I’m sure you know Tim. He’s a very prolific, very approachable writer whose written many original novels as well as TV and movie tie-in books (including STAR WARS, ALIEN and FIREFLY). I’d known him for a while through social media then met him in person for the first time at a horror convention in Birmingham in February last year. We were table-neighbours for a very enjoyable weekend and, as is the done thing, we book-swapped at the end of the event. He went home with a copy of HATER, and I chose THE SILENCE.
I’d long known that a film adaptation of Tim’s book was in development, and we talked quite a bit about it over the weekend. Fast-forward a few weeks and I was on holiday. I devoured THE SILENCE (and thoroughly enjoyed it) in the space of a few short hours at the poolside. I was really interested to see how the film adaptation stacked up. Jump forward in time again until April this year, and THE SILENCE appeared on NETFLIX accompanied by a huge wave of publicity.
I’ve been stung by having one of my books adapted into a less-than-satisfactory movie, and I’m always nervous for fellow writers I know when films of their works are in the pipeline. So how did THE SILENCE stack up?
When the world is under attack from terrifying creatures who hunt their human prey by sound, 16-year old Ally Andrews (Kiernan Shipka), who lost her hearing at 13, and her family seek refuge in a remote haven.
It’s a real shame that great swathes of the moviegoing public appear incapable of distinguishing between different films with wildly different stories but which have a similar central conceit. A couple of months since THE SILENCE appeared on Netflix, and pretty much every review or comment I’ve read since then seems to have focused on the fact that A QUIET PLACE also featured a family with a deaf child trying to survive in a world ruled by creatures that react to sound. It’s made even more frustrating by the fact that Tim’s book was released in 2015, long before A QUIET PLACE appeared.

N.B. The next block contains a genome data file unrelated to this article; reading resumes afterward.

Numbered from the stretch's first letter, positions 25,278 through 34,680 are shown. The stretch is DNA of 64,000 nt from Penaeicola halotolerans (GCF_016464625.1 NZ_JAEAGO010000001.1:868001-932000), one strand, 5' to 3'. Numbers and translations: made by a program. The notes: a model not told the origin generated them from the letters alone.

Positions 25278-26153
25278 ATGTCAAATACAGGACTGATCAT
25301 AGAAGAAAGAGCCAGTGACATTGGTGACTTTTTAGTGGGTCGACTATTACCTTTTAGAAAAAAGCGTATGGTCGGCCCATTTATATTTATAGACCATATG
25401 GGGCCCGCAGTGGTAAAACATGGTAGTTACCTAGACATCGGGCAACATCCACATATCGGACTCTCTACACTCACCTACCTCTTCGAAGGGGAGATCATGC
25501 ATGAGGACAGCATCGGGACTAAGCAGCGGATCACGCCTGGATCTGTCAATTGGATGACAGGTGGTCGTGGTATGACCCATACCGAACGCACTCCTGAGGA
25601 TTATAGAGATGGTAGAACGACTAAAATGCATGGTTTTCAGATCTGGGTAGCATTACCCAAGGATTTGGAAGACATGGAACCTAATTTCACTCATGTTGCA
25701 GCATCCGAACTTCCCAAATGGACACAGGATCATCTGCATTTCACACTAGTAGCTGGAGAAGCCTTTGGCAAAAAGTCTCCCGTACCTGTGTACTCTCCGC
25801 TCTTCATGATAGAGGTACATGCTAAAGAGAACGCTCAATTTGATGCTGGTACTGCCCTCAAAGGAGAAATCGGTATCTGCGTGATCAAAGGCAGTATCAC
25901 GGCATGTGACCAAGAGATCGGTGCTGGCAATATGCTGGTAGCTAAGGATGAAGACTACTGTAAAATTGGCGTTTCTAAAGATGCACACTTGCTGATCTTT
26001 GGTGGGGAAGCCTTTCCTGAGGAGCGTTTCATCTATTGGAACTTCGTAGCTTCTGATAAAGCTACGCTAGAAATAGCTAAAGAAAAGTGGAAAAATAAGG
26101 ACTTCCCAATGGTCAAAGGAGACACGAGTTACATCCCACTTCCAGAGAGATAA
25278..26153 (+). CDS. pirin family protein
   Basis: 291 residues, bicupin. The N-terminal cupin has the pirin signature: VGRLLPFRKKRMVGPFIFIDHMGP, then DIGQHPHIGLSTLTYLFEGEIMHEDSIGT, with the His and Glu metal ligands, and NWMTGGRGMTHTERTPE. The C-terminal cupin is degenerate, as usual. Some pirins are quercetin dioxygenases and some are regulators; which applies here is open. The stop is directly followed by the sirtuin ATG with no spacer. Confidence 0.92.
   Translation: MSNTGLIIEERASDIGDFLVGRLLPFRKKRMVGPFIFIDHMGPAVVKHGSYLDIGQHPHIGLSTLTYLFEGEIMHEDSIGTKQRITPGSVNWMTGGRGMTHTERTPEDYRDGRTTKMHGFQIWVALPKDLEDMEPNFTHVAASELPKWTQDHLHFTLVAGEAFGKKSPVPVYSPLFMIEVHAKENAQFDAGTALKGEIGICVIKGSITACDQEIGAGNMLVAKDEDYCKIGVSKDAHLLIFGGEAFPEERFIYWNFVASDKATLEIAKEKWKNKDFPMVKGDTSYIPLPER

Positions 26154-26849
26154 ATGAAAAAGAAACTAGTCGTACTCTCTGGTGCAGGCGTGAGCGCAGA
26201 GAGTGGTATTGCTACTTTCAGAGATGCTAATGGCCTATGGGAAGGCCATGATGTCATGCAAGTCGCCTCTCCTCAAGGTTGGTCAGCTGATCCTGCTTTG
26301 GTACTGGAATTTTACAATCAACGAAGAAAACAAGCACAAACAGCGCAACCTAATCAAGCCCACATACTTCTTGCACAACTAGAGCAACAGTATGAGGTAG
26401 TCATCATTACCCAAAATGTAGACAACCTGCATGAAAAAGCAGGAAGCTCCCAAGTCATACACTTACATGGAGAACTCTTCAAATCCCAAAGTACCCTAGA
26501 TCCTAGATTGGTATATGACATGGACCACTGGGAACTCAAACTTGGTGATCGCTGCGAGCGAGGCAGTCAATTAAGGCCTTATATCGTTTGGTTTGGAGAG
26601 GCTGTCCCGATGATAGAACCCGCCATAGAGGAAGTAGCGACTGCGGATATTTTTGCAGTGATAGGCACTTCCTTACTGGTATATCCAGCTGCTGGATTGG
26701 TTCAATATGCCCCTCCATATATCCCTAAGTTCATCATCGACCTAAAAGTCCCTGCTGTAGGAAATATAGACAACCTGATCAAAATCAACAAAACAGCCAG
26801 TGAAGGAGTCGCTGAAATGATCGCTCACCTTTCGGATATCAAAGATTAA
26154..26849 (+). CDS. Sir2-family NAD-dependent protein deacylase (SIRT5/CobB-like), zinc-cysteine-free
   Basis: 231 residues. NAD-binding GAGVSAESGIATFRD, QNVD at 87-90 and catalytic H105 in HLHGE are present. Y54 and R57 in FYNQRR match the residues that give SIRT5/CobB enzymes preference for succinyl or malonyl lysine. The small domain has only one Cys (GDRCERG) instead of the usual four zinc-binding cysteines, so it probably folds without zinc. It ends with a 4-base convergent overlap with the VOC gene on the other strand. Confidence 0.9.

THE SILENCE takes place in the immediate aftermath of the apocalypse. In the novel, a massive swarm of predatory creatures – vesps – are released from the cave system where they’ve lived blind for thousands of years. Perhaps my favourite part of the book are the early scenes where the massively multiplying swarms of vesps steadily work their way around the globe, wiping out country after country. There’s something undeniably unsettling about a slow-moving approaching apocalypse: the inevitability ramps up the tension and adds different pressures to the plight of the central characters (Nevil Shute’s ON THE BEACH is a classic example of this). Unfortunately, the movie adaptation of THE SILENCE does away with much of this preamble, and it suffers as a result. We’re less invested in the family and their relationships than we are in the book.
Still, both the book and the film rattle on at an energetic pace as the family flee from everyone else (because you’re never going to survive a sound-related apocalypse if you’re stuck alongside millions of other escaping refugees and, as in the movie, if the military are trying to destroy swarms of hundreds of thousands of monsters which react to noise with bombs and jets!). All joking apart, I’m a sucker for apocalyptic stories which deal with the widescale loss of one of the senses. It emphasises just how much we rely on all our faculties to help us communicate and, therefore, to stay alive. Just try doing anything at all without making a noise… it’s virtually impossible, and the simplest of tasks become complex ordeals.
The film matches many of the beats of Tim’s novel, and though the story has been transplanted from the UK to the USA, little is lost in translation. The cast, in particular Stanley Tucci, Kiernan Shipka and Miranda Otto, do a good job. Deafness is an easier affliction to convey in prose than on film, because as writers we spend a huge amount of time inside the heads of our characters and it’s easier to tell a reader what our character is thinking than it is a viewer. The power of THE SILENCE movie is reduced dramatically because the closeness of the viewer’s bond with deaf Ally is nowhere near as tight or as strong as in the novel. We care less than we should – less than we do in Tim’s book.
When all’s said and done, both the book and the movie are well worth your time. It’s a shame, though, that whilst THE SILENCE is a great apocalyptic novel, this adaptation is just a decent apocalyptic movie. It’s also a disappointment that it premiered after the huge success of A QUIET PLACE and was, in my opinion, unfairly criticised as a result.